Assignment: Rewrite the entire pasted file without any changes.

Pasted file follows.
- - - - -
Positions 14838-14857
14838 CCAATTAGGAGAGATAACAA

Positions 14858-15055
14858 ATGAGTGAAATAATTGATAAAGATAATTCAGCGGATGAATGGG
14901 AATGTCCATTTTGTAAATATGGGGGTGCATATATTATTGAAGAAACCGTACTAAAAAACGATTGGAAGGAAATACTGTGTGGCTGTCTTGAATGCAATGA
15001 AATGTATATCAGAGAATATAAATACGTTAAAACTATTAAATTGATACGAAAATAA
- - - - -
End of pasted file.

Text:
Positions 14838-14857
14838 CCAATTAGGAGAGATAACAA

Positions 14858-15055
14858 ATGAGTGAAATAATTGATAAAGATAATTCAGCGGATGAATGGG
14901 AATGTCCATTTTGTAAATATGGGGGTGCATATATTATTGAAGAAACCGTACTAAAAAACGATTGGAAGGAAATACTGTGTGGCTGTCTTGAATGCAATGA
15001 AATGTATATCAGAGAATATAAATACGTTAAAACTATTAAATTGATACGAAAATAA